Almost everything you think you know about other people’s opinions is probably wrong.
And one of the main culprits is social media.
We all suffer from what author Todd Rose calls “collective delusions” – social lies that lead individuals to accept what they think the majority believes, despite their private disagreement.
Collective illusions have been around almost as long as human beings, but today they have “been turbocharged globally – thanks, in part, to the wonders of platforms like Facebook and Twitter,” writes Rose, whose book “Collective Illusions: Conformity, Complicity, and the Science of Why We Make Bad Decisions” (Hachette) is now available.
One of the first documentations of these illusions came in 1932, when a Syracuse University researcher moved to Eaton, NY, a close-knit religious community near Utica.
The researcher set out to investigate what city dwellers thought of appropriate behavior, asking, “What do you think Most people in this community would they say to smoke, drink and play bridge? »
The answer: “Most people would say these are very sinful activities.”
The researcher, however, soon discovered that most townspeople enjoyed these activities privately.
The reason for the disconnect: A former church influencer named Ms. Salt who publicly and loudly voiced her Puritan views. The townspeople concluded – wrongly – that she was speaking for the majority.
Social media functions like a million digital Mrs. Salts, facilitating rapid shifts in “perceived consensus, allowing marginal actors to manufacture illusions by creating the impression of majorities that do not exist in reality,” Rose writes.
This phenomenon – especially on the political level – has created a “deep and disturbing feeling that something is wrong with our society”, writes the author. “It’s as if the values of our society changed almost overnight. We feel confused, frustrated, unhappy and distrustful of each other.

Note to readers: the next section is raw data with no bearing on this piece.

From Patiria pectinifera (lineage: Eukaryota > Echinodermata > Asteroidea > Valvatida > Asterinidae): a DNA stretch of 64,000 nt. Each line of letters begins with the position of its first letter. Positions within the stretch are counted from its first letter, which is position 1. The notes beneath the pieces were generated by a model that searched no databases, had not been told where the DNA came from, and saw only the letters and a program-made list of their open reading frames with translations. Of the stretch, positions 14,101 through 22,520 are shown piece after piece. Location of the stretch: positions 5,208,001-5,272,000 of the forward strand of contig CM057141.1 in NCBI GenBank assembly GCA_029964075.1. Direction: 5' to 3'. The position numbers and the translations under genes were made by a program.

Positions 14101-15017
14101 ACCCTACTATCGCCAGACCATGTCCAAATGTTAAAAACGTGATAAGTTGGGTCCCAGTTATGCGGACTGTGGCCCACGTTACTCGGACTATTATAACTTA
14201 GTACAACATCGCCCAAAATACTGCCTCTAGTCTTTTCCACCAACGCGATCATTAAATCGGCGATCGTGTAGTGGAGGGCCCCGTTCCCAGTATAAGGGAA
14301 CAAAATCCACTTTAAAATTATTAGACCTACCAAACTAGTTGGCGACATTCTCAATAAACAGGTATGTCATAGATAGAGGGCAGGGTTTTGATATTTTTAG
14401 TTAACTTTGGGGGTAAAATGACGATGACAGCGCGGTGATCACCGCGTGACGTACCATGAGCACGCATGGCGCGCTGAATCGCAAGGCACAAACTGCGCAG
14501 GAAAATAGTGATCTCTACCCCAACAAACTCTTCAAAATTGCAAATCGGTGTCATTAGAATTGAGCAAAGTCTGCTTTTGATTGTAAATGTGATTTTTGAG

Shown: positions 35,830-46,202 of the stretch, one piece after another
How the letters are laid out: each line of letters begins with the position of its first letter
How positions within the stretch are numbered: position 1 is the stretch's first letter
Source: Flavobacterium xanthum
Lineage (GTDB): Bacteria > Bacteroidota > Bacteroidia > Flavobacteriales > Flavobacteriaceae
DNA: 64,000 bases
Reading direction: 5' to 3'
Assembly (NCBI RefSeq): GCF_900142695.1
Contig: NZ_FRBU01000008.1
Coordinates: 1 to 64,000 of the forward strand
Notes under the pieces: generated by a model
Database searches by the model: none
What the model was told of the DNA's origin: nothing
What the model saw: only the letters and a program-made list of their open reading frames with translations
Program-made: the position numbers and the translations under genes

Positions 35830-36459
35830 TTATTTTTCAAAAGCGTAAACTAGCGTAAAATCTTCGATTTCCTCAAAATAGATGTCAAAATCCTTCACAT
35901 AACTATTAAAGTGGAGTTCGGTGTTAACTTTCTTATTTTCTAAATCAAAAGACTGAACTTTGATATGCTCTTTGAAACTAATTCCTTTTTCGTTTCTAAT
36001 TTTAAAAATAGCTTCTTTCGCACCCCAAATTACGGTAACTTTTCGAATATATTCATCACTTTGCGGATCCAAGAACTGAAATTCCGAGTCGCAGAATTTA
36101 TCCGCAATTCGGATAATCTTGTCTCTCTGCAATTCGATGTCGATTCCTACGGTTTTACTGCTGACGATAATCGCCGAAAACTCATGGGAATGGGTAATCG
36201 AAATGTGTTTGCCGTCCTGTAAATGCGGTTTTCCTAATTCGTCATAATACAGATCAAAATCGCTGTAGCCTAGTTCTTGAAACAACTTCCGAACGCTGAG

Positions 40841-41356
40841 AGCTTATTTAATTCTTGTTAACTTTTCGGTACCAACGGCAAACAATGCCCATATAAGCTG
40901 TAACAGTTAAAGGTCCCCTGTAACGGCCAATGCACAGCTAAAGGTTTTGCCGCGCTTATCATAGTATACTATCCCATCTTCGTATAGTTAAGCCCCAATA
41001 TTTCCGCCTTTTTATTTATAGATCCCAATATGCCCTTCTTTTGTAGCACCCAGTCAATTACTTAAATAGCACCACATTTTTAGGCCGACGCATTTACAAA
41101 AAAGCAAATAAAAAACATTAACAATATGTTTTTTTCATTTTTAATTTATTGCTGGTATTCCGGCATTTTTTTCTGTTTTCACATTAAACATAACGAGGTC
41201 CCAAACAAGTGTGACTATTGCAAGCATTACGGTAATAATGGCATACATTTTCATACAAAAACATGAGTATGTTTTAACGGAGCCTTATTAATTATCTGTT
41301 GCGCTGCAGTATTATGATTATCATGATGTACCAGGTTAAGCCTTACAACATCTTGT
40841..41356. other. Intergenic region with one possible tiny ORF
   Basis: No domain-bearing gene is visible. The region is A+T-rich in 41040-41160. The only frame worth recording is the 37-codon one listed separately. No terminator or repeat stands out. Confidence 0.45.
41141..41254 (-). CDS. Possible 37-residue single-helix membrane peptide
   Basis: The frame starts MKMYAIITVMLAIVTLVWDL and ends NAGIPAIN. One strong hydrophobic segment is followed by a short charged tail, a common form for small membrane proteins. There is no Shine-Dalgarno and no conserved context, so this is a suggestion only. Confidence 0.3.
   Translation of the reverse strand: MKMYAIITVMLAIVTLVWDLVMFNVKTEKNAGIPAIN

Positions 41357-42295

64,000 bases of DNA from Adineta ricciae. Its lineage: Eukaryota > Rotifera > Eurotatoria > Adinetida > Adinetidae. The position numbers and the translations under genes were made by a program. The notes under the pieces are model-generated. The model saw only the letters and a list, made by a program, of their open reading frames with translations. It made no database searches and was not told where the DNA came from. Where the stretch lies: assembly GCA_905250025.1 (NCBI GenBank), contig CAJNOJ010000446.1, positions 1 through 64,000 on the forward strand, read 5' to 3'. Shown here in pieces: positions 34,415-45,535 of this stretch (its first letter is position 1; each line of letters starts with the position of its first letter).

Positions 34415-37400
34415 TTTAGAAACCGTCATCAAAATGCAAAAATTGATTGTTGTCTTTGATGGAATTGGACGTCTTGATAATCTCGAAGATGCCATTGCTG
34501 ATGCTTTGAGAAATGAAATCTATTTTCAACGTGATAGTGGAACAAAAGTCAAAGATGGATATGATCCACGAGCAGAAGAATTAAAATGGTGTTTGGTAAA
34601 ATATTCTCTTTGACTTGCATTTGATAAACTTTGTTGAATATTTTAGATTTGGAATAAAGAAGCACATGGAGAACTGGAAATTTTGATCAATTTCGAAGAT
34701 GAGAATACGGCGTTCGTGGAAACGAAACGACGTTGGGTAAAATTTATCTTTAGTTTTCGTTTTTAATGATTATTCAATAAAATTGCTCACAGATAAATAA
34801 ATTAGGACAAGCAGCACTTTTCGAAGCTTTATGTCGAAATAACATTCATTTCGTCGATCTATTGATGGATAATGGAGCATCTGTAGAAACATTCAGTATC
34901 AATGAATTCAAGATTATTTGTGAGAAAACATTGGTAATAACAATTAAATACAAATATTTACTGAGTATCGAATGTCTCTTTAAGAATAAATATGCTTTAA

The problem, in part, lies in the way our brain comes to conclusions.
“Brains are energy pigs, and through evolution they’ve been engineered to take shortcuts,” Rose told the Post. “Your brain might expend more energy with better sampling, but a reliable shorthand is, ‘The thing I hear the most about and the people who speak up the most probably represents the consensus.’ ”
This feature becomes a huge liability in the age of social media because “it’s so easy to give the impression of consensus,” Rose continues. “Russia and China understand that and have spent a lot of time there.”
In the pre-technology era, fringe ideas struggled to gain traction. Not anymore.
A study found that bots impersonating people – which already make up 19% of online interactions – only needed to make up 5-10% of participants in a discussion before the opinion the machines were promoting became the prevailing opinion.
In 2013, Twitter shut down more than 6,000 bot accounts programmed to retweet content from Venezuelan President Nicolás Maduro. Although bots made up just 0.5% of the leader’s followers, their removal caused his retweets to drop by 81%.
Additionally, economist Juan Morales later found that the removal of bots was correlated with increased criticism of the president. The false consensus created by the bots had effectively silenced dissenters.
Another big danger, says Rose, is that “the collective illusions of this generation become the private opinions of the next generation.”
An example: Rose’s think tank, Poplace, did a massive study on what makes for a successful life. The number one thing Americans thought other people cared about most was being famous. In reality, fame came last. But the collective illusion about the importance of fame is reinforced in advertising, entertainment and online.
UCLA studied how social media affected how middle school students internalized values.
“Until a few years ago, the dominant themes were about character — they wanted to be a good friend and honest,” Rose says. “A few years ago it became ‘I want to be a famous YouTube star’.”
It may sound gloomy, but there is hope. “As powerful as illusions are, they are also fragile,” he says.
One step to breaking them is simply acknowledging that they exist — something less than 3% of Americans do, according to the author.
“Social media is a carnival of fun mirrors — they will warp,” Rose says. “There is nothing we can do about it, but we are each monitoring whether this distortion changes the way we treat each other.”